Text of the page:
The ability to control the disposition of bodily remains after a person’s death (including cremation and burial) is something that should not be a bone of contention between family members. Once upon a time, Georgia law provided that the “next of kin” had the power to decide what would be done. That might become controversial only if family members had a difference of opinion. In this day and age of blended families, after divorces and remarriages, a family dispute is a real possibility.
The case in Oklahoma of Estate of Foresee, 2020 OK 88 (October 13, 2020) illustrates what can happen. Fortunately, as you will see, that does not have to happen to people living in Georgia.
Tom Foresee was married for 39 years and at the end of his life suffered from ALS (Lou Gehrig's Disease). It is possible that the effects of that disease was one of the reasons that his wife filed for divorce in 2019. As one might expect after a divorce was commenced, when Tom Foresee prepared his last will and testament he named two of his children as executors of his will and not his wife. He died on January 11, 2020, presumably before the divorce was finalized.
The two children and his wife got into a dispute over how to dispose of his body. The children, as executors of his will, filed a petition in probate court, which was granted. A few days later the wife filed an objection, which was denied.
The wife appealed to the Supreme Court of Oklahoma citing a conflict between the provisions of the will directing the executors to pay for the expenses of burial and a state statute that provided that a person could assign the right to direct the manner in which his body shall be disposed of after death (in this case to her).
The state supreme court sided with the executors and gave them priority because the court did not want to separate the authority to make the decision from the responsibility for paying the cost of that decision.
That sort of fight should not happen in Georgia because a statute, O.C.G.A. § 31-21-7, establishes the priority for disposing of remains. The health care agent under an Advance Directive for Healthcare has first priority. Someone named in a “pre-need affidavit” (as set out in the statute) has the second priority. The surviving spouse has third priority. The executor of the decedent’s estate is in ninth place.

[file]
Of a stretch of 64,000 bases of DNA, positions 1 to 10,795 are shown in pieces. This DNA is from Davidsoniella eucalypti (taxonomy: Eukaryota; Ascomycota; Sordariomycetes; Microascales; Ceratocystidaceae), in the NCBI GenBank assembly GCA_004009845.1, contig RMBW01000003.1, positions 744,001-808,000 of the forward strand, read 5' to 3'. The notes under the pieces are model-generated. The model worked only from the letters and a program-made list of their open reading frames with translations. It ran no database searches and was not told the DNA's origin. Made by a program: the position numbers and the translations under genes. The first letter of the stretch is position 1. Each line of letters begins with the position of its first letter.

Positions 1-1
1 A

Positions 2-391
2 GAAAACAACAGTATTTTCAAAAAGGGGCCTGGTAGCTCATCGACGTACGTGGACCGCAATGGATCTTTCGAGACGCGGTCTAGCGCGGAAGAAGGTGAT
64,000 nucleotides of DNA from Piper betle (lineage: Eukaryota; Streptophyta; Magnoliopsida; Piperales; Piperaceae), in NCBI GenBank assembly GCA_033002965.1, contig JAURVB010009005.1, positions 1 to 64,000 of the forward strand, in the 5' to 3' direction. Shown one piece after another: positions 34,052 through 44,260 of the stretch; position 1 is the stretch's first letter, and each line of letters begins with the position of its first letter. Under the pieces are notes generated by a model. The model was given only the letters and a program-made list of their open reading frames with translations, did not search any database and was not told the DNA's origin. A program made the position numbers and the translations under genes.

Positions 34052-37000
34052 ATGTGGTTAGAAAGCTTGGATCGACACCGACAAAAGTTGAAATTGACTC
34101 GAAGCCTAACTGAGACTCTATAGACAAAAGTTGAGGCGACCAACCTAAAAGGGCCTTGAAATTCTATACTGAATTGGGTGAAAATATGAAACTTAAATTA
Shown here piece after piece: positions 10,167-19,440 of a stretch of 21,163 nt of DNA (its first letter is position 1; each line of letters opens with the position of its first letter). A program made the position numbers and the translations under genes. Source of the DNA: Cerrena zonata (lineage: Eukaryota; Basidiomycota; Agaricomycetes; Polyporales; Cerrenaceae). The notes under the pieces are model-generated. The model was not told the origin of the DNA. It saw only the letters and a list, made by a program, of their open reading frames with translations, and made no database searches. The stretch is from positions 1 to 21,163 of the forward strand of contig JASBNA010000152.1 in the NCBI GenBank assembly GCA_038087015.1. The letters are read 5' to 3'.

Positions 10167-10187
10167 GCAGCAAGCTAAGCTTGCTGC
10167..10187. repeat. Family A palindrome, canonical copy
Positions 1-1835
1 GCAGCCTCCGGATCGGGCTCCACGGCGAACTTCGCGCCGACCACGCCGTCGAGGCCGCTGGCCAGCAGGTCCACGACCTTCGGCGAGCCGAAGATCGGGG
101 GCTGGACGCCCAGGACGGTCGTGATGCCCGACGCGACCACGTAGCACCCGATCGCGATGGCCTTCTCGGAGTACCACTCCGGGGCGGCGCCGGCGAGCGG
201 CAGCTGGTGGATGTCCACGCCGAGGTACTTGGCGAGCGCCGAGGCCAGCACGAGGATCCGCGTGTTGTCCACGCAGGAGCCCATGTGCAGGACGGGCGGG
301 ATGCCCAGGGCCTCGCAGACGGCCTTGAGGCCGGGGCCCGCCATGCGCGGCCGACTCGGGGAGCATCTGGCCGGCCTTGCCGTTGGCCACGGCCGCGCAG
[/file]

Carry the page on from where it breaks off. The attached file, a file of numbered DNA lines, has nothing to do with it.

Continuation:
I believe that a well-drafted Advance Directive for Healthcare should explicitly refer to the authority for the Agent to direct the disposition of bodily remains after the death of the person making that directive. That way any family member who wanted to object would be confronted with the explicit provision in the Advance Directive authorizing the Agent to control the arrangements. There would be no need for people to be pulling out a state statute.
The provision could state, “My Agent may direct the disposition of my remains, and the authority granted by this Advance Directive for Health Care shall specifically extend beyond my death to enable my Agent to perform this duty.” The Advance Directive provides a space for special instructions and I often have clients specify whether or not organ donations are to be made and whether a burial or a cremation shall take place.
Most Advance Directives for Health Care are prepared when a person is making his or her Last Will and Testament. That Advance Directive and a General Power of Attorney are usually “piggy-backed” on to the project of preparing the will. Surveys show that only one-third of people who need wills go to the effort of having them prepared by a competent attorney. (Don’t get me started on the mess created by most “home-made” wills.)
The fight seen in the Estate of Foresee is possible in Georgia, but unlikely when people take advantage of the Advance Directive, especially when they include in the directive some specific instructions on the disposition of bodily remains.